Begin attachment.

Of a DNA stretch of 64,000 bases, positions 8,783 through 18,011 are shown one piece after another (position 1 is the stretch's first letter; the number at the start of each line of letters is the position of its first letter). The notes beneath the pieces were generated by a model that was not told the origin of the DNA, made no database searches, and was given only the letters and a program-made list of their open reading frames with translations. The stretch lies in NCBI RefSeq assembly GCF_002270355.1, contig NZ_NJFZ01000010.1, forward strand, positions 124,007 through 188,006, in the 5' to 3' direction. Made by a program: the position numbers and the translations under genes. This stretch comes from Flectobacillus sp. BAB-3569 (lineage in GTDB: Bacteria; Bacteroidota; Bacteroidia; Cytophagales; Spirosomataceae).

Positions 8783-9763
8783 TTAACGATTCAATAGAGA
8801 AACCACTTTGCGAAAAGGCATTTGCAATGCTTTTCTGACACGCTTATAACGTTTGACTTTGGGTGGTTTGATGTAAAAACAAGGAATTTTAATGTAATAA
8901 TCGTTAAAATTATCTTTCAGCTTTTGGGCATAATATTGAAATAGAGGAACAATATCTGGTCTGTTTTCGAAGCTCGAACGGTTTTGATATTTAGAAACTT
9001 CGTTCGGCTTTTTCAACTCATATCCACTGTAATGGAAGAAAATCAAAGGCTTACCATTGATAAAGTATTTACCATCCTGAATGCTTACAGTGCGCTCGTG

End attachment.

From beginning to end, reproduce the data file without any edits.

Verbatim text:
Of a DNA stretch of 64,000 bases, positions 8,783 through 18,011 are shown one piece after another (position 1 is the stretch's first letter; the number at the start of each line of letters is the position of its first letter). The notes beneath the pieces were generated by a model that was not told the origin of the DNA, made no database searches, and was given only the letters and a program-made list of their open reading frames with translations. The stretch lies in NCBI RefSeq assembly GCF_002270355.1, contig NZ_NJFZ01000010.1, forward strand, positions 124,007 through 188,006, in the 5' to 3' direction. Made by a program: the position numbers and the translations under genes. This stretch comes from Flectobacillus sp. BAB-3569 (lineage in GTDB: Bacteria; Bacteroidota; Bacteroidia; Cytophagales; Spirosomataceae).

Positions 8783-9763
8783 TTAACGATTCAATAGAGA
8801 AACCACTTTGCGAAAAGGCATTTGCAATGCTTTTCTGACACGCTTATAACGTTTGACTTTGGGTGGTTTGATGTAAAAACAAGGAATTTTAATGTAATAA
8901 TCGTTAAAATTATCTTTCAGCTTTTGGGCATAATATTGAAATAGAGGAACAATATCTGGTCTGTTTTCGAAGCTCGAACGGTTTTGATATTTAGAAACTT
9001 CGTTCGGCTTTTTCAACTCATATCCACTGTAATGGAAGAAAATCAAAGGCTTACCATTGATAAAGTATTTACCATCCTGAATGCTTACAGTGCGCTCGTG